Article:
The power of story telling

First ever StorySlam at Biola leaves a significant impression.



At the story slam, president Barry Corey reminisces about moments with his father. | Olivia Blinn/THE CHIMES

Daryn Daniels, Writer

Wednesday night Biola wrapped up its first day of Torrey Conference 2013  with the first ever StorySlam.  Excitement filled the gym as student and faculty alike packed themselves into all available seats, bleachers and open spaces.
When I walked in, I didn’t know much about tonight other than what I had inferred. With a name like StorySlam I assumed there were going to be people telling their stories and I assumed, somehow, those stories would all tie back into this year’s conference theme of “With,” but in all honesty I had no real idea of how that was going to happen.

As the first speaker, Dane Sanders, took the stage I was enchanted by the story he told. He so clearly painted the picture of him as a three-year-old boy at a party- giggling, running around, causing chaos and avoiding his dad’s discipline at the expense of his brother. The story was light hearted and charming, but as it progressed it took a tear-jerking turn. Sanders shared that the day after this story took place, was the day his dad died in a car accident. He continued, saying, from that moment on his life was changed. As Sanders got older and closer to becoming a father himself he wondered what his father would have said to him and he worried about whether or not he would know what to say to his own children. That is when he says God stepped in and spoke to him, saying, “You will hear the words your father would have said to you when they come from your own mouth as you are saying them to your children.”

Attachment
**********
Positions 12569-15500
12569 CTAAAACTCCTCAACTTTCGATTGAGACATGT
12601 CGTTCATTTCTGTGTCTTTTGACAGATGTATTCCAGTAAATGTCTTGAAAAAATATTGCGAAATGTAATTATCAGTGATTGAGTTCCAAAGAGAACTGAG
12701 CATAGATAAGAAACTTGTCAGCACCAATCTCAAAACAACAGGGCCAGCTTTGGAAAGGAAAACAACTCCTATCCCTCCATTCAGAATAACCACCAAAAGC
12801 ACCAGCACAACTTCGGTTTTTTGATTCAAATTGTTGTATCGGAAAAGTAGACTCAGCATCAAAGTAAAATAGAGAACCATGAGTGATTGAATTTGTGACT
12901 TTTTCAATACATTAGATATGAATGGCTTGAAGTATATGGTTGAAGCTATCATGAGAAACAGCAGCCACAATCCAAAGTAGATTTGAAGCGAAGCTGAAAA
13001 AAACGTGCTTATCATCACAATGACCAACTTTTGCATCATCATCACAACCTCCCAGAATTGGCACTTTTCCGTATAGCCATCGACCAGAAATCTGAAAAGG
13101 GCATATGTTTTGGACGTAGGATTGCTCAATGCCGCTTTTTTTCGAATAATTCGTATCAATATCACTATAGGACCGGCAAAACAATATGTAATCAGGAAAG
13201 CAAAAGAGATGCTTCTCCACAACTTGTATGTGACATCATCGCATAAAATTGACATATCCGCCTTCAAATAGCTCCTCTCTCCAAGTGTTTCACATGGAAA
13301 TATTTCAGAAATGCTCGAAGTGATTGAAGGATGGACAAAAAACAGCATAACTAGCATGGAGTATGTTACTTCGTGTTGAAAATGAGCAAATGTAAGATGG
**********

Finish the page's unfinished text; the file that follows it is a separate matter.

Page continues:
Wow, I said to myself, now that is an incredible story. But, there is no way everyone else can have something that powerful, right? Wrong.

One after another speakers came up telling stories of the miraculous times God had been with them. In the devastation of a death, the burden of a financial crisis, the serendipity and awkwardness of an introduction and even in the midst of unknowingly tending to marijuana plants on a missions trip, God was there. Even though it seems as though this vast array of stories should have had no connection at all, they did. Each and every one of them spoke to the consistency and faithfulness of Emmanuel, God with us.

This had me thinking about my own life and the stories that are within it. There are stories of joy and peace and gladness and there are stories of hurt and sorrow and turmoil. There are times of understanding, wisdom and clarity and there are times of confusion and chaos where nothing seems to make sense; and for the longest time I thought these stories had no relation to another, but that is not what God says. God says, “I was and I Am and I Am to come.”

The Lord has not only been with us all the days of our lives, past and present, but as Lilana Sims  said, “He is already in our tomorrow anticipating our arrival,” and that truth is what takes all of these individual stories and brings them together to proclaim one message. Just as in Aaron Adams’ story God says to all of us, “no matter who was supposed to be there and wasn’t there, who should be here and isn’t here or who will promise to be somewhere and won’t be there, it does not matter for, I was there, I am here and I will be there, always.” So take heed to that truth, hold onto it tightly and rest in the knowledge that no matter where you are in your story right now, God is with you.

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